Recently, there have been several attempts to apply Deep Learning (DL) in order to build speaker embeddings[1, 2, 3, 4, 5]. Speaker embedding is often referred to a single low dimensional vector representation of the speaker characteristics from a speech signal. It is extracted using a nn model. There are different architectures proposed to extract these speaker representations either in a supervised (e.g., [1, 3]) or in an unsupervised way (e.g., [2, 6]). In the supervised methods, usually a deep architecture is trained for classification purposes using speaker labels on the development set. Then in the testing phase, the output layer is discarded, the feature vectors of an unknown speaker are given through the network, and the pooled representation from one or more hidden layers are considered as the speaker embedding [3, 5].
On the other hand, attention mechanisms are one of the main reasons of the success of sequence-to-sequence (seq2seq) models in tasks like nmt or asr [7, 8, 9]. In seq2seq models, these algorithms are applied over the encoded sequence in order to help the decoder to decide which region of the sequence must be either translated or recognized. Self-attention, as a specific type of attention, is the process of applying the attention mechanism to every position of the input itself. Self-attention has shown promising results in a variety of nlp tasks, such as nmt , semantic role labelling , and language representations . The popularity of the self-attention as employed in networks such as Transformer , lies in its high parallelization capabilities in computation, and its flexibility in modeling dependencies regardless of distance by explicitly attending to the whole signal. Multi-head attention is a newly emerging attention mechanism, which is originally proposed in  for a Transformer architecture and appeared very effective in many seq2seq models such as [8, 12, 13]. People in [14, 15]
employ multi-head attention mechanism in the pooling layer to aggregate the information over multiple input segments and output a single fixed-dimensional vector which is further used in the dnn classifier.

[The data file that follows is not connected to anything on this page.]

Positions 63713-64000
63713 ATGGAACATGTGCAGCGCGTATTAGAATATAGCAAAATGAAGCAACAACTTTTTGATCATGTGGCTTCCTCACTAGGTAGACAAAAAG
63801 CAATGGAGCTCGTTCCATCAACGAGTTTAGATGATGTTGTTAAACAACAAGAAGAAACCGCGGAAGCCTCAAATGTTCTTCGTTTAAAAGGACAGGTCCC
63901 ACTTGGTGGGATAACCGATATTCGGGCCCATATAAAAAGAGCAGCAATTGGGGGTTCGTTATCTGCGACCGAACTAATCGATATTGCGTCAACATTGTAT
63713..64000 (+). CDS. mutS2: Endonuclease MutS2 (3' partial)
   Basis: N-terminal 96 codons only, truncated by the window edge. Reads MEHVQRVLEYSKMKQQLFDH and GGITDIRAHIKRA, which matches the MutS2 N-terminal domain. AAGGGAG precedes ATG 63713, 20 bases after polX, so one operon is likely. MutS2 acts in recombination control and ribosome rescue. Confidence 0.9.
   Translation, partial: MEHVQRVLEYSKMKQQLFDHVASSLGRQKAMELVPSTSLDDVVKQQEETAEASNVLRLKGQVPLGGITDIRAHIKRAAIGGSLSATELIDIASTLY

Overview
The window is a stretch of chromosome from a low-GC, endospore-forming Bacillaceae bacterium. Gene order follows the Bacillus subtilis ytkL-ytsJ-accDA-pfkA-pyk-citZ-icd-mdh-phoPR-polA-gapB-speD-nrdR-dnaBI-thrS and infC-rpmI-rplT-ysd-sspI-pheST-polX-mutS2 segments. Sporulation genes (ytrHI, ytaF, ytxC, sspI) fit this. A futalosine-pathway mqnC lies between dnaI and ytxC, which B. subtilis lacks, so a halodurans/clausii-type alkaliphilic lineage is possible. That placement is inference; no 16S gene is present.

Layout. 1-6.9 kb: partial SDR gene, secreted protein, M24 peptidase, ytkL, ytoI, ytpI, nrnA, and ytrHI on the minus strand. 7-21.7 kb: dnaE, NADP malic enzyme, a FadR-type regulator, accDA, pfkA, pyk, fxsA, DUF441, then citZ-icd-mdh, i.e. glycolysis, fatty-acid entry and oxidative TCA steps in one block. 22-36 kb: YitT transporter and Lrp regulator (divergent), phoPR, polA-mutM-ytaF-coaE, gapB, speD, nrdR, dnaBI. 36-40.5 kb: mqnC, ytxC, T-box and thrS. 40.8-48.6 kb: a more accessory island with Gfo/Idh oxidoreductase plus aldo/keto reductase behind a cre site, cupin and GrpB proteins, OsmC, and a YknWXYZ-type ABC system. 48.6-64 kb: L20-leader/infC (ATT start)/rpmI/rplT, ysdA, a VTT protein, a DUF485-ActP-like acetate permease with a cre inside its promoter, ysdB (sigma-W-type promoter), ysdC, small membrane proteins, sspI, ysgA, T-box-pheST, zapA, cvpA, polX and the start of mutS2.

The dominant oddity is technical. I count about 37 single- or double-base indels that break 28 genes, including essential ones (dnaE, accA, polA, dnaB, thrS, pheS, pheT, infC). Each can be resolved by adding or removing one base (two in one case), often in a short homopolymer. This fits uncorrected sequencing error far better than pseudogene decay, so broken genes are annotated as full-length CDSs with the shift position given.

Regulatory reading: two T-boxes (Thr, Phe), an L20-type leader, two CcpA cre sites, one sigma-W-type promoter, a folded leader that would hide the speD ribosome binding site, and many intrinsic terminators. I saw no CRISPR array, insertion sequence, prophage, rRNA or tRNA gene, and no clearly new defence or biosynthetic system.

For speaker recognition, attention mechanism has been studied mostly in the pooling layer as an alternative to statistical pooling. In [4, 16, 17], attention is applied over the hidden states of a rnn in order to pool these states into speaker embeddings for text-dependent speaker verification. In , a unified framework is introduced for both speaker and language recognition using attention. In , a multi attention mechanism based on 
is proposed to use more than one attention model to capture different kinds of information from the encoder features. Other works like have explored the use of multi-head attention for the pooling layer.
Computational limitations of the mobile devices oblige the end-user applications to use models which comply with certain constraints such as energy consumption, memory and storage size. However, these constraints are not usually met by deep learning approaches. These obstacles motivate researchers for the design of more efficient deep models. MobileNets were proposed in [20, 21] and showed promising results for image classification. They are built based on depth-wise separable convolutions  and further used in Inception models  to reduce the computation in the first few layers. Architectures based on factorized convolution were also found to be successful in  and  for image classification tasks. In another attempt, a bottleneck strategy was utilized in 
to design a very small network. There are other reduced computation networks such as structured transform networks and deep fried cnn .
In this paper, we present an end-to-end speaker embedding extractor for speaker verification inspired by self-attention networks. It is shown that self-attention mechanisms are able to capture time-invariant features from one’s speech, which can result in a discriminative representation of the speaker. The end-to-end architecture comprises an encoder, a pooling layer, and a dnn classifier. The main contribution of this work is to use an encoder and pooling layer solely relied on self-attention and feed-forward networks to create discriminative speaker embeddings. In order to show the effectiveness of the proposed approach, these embeddings are evaluated on Voxceleb1 , Voxceleb2 , and VoxCeleb1-E  protocols. The preliminary results obtained on this attention-based system show superior performance compared to the x-vector baseline. Its performance is also competitive to some other cnn-based benchmarks while having much less parameters. More precisely, our proposed system employs more than , , , and less parameters compared to VGG-M, ResNet-34, ResNet-50, and x-vector, respectively. This is a substantial reduction in model size which makes it a great candidate for resource-constrained devices. To the best of our knowledge, there is only one study to address concise deep models for speaker identification on mobile devices , which is evaluated on TIMIT  and MIT  datasets.
2 Proposed Architecture
The system presented in this work can be divided into three main stages, namely an encoder, a pooling layer, and a dnn classifier (Figure 1